November 2010

Want to find out how you can shop for a cause and help change lives? The Enterprising Kitchen is one way you can help women and their families gain financial independence. The Enterprising Kitchen (TEK) is a  non-profit organization, based in Chicago that started in 1996. The program is aimed to help low-income, poverty stricken women and their families achieve economic independence by providing them with jobs and important life skills training. Women strive towards self sufficiency by producing and selling a line of spa products such as soaps, lotions and body oils.

I first learned about TEK as I was shopping in a popular retail store in my neighborhood. During a special shopping event, TEK were showcasing their products for the holiday season. I had walked by the table several times as I thought, ‘this is just another company trying to make a profit.’ Little did I know, this company was one that actually sought to put profits back into others who needed it! I walked up to the table as the scents of jasmine and rose from the soaps and body creams aroused my senses. I was greeted by Jade Stewart, the Executive Director of TEK who informed me that all the products were hand made by women who have either been living below the poverty line, victims of domestic violence, previously incarcerated or just down on their luck in life. She went on to inform me that all proceeds, are used to benefit job training for the women.

The Enterprising Kitchen was started by Ms. Joan Pikas who originally launched the company from home in her kitchen – hence the name “The Enterprising Kitchen”. Each product is hand made under the TEK’s brand name, Choices from The Enterprising Kitchen. One very interesting thing I also learned was that  each product is hand signed by the woman who made it. Seeing the names on the products made me realize that simply purchasing a bar of soap or a bottle of lotion could change a woman’s life. The gift packages were beautifulIy and organically wrapped with different sets including lotions, soaps, bath salts and oils. I bought two bars of rose scented soaps, and along with the mission statement on the translucent packaging, were the words “Packaged with pride by: Bisrat”. I thought this was such a sentimental notion and added a more personal feel to purchasing these spa products. I really felt I made a purposeful purchase. Jade informed me that TEK also offers custom orders where packaging can be creatively personalized with your company name and logo.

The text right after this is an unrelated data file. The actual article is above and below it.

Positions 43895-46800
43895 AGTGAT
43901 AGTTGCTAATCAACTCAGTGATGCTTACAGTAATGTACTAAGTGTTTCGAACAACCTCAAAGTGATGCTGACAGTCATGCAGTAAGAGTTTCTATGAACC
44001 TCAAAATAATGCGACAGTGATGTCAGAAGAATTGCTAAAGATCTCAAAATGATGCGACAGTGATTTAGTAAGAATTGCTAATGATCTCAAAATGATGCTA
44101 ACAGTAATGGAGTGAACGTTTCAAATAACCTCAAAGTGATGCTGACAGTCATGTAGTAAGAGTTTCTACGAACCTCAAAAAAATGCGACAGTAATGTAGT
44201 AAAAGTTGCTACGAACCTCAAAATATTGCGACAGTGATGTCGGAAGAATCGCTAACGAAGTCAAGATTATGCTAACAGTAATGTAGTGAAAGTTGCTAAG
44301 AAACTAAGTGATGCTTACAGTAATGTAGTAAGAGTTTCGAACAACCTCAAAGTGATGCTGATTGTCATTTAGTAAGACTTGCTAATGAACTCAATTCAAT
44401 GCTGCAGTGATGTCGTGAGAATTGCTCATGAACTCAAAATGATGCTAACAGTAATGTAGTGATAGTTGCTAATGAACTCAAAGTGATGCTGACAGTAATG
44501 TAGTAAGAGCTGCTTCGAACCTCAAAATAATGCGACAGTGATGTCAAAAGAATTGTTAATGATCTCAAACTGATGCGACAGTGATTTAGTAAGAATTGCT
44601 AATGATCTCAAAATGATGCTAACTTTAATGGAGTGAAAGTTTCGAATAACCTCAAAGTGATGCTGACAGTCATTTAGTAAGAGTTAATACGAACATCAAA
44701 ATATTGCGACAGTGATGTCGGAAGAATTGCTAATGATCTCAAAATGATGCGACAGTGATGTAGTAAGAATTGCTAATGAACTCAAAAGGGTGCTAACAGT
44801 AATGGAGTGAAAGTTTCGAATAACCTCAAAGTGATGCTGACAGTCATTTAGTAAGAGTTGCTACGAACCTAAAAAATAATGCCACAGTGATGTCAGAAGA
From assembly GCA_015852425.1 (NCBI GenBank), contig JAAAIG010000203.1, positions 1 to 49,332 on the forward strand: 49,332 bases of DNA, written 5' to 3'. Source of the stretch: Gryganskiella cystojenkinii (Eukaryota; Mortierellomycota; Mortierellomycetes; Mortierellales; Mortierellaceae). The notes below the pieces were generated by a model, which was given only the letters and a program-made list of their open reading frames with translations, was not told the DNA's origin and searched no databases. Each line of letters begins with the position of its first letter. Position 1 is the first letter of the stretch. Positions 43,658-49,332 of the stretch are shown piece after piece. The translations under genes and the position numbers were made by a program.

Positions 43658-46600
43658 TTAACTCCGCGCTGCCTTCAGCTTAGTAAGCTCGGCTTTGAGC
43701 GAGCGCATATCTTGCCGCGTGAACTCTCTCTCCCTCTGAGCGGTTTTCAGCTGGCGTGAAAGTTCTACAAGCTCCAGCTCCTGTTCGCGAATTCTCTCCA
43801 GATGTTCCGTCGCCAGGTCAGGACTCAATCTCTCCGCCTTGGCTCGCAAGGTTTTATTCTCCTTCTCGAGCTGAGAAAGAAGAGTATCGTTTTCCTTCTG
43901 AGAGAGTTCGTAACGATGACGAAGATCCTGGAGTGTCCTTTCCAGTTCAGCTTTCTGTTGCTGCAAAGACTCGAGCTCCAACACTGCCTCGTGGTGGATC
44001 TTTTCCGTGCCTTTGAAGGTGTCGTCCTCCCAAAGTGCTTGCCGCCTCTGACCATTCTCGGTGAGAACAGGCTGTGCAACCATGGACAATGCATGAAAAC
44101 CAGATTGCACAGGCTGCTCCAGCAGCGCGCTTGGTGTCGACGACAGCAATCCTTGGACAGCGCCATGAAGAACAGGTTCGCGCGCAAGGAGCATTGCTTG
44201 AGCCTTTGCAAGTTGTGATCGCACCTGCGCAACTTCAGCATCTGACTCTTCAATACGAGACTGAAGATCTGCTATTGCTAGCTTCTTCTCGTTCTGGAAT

More than 600 women have been interviewed for the TEK program and of these women, 397 has received job training and support. The average wage for the women is $9 per hour. The program works as a stepping stone towards possible permanent work. TEK works with employment agencies with helping women of the program  get on the job training and graduate moving into positions at various skill levels within job fields such as health care, social services, manufacturing and transportation companies.